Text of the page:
Dark energy requires that the speed at which the universe expands is not a constant
The female human foetus
is born carrying three million eggs
says the leaflet I find it hard to read
as we wait on the soft lip of a blue sofa
for your twelve-week scan.
And why not? Suns spawn planetary cells.
Futures pack into each other like Russian dolls.
The ultrasound suite smells of lemon drops and thyme.
A bright afternoon peaks under lowered blinds
like an over-excited relative relegated to the car park.
Egg production ends at birth
and by puberty half of them have died.
As if it were ketchup or a scream
the sonographer smacks gel out of a bottle.
From the corridor a surprise of male voices
and jangling of keys. As the screen comes to life
the ice-cold pulse of fear
that where we expect to find you will be dark space,
a star supposed before the advent of light.
A couple kissing
on the corner of Woburn Place and Russell Square
meet with such force
that each kiss
cuts a piece of them away
his blue eye
still stroking as it slaps
onto the pavement between Café Nero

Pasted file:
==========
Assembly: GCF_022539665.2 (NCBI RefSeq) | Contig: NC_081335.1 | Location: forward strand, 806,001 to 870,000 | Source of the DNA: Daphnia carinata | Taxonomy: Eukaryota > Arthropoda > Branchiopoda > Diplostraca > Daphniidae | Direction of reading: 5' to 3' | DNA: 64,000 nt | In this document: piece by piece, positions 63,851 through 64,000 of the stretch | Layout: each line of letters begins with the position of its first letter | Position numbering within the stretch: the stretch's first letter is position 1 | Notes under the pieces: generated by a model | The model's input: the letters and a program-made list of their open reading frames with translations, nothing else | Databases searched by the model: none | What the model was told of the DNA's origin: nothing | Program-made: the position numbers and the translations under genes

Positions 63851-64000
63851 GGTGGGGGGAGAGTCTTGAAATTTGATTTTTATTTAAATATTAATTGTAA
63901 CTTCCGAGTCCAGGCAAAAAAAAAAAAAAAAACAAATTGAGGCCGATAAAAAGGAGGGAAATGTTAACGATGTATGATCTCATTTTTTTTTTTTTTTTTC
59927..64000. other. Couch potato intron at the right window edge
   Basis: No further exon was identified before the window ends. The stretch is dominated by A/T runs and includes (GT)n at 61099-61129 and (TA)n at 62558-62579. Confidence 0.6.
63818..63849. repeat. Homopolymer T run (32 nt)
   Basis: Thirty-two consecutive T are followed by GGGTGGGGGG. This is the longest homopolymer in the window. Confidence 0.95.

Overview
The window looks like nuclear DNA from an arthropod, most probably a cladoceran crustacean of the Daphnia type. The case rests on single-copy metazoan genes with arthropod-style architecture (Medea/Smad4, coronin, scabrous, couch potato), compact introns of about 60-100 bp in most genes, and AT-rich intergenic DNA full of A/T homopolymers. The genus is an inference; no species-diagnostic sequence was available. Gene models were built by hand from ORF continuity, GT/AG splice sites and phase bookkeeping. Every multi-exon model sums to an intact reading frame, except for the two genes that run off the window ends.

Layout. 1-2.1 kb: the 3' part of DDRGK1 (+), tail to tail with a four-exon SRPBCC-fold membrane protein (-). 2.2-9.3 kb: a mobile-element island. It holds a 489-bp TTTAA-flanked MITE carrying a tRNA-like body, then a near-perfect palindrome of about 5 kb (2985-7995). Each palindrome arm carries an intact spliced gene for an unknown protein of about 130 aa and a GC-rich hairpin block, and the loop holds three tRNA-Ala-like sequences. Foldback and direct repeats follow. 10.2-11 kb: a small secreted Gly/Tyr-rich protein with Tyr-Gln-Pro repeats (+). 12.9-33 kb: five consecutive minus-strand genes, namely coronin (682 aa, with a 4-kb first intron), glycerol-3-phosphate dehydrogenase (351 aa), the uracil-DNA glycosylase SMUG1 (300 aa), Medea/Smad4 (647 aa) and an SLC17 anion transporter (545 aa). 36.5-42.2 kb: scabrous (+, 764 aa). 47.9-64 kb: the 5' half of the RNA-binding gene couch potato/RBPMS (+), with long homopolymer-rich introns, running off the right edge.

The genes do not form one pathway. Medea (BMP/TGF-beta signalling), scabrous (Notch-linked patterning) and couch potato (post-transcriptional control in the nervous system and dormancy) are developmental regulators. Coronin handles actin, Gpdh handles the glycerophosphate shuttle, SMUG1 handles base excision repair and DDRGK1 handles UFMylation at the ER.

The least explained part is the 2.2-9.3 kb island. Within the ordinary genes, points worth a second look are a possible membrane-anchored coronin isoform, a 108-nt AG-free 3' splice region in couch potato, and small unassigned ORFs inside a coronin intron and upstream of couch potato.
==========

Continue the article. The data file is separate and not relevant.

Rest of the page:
and the red post box
a knee rolls out
from his trouser leg like a
with her remaining fingers
she soothes a single hair from his collapsing face
the crowd of pedestrians at the traffic lights
don’t seem to notice as they topple
but the pigeons do.
The shorthand test
at the stroke of one
I want you to burn your writing wrists
against my spoken word
evaporate the vowels
crush consonants to the raw pigment of idea
shrink your favourite film to a single line
your childhood to the fizzing smell of grass
a continent the pinch of spice
or the way a fly moves up a baby’s face
the incomprehensible to God
ourselves this exercise
Ben Verinder lives in rural Hertfordshire. His work has featured in Brittle Star, South, Obsessed with Pipework, Lighthouse, Ink Sweat and Tears, among others and he was recently shortlisted for the international Plough Prize (short poem). He runs a reputation research agency and is the biographer of the adventurer and writer Mary Burkett.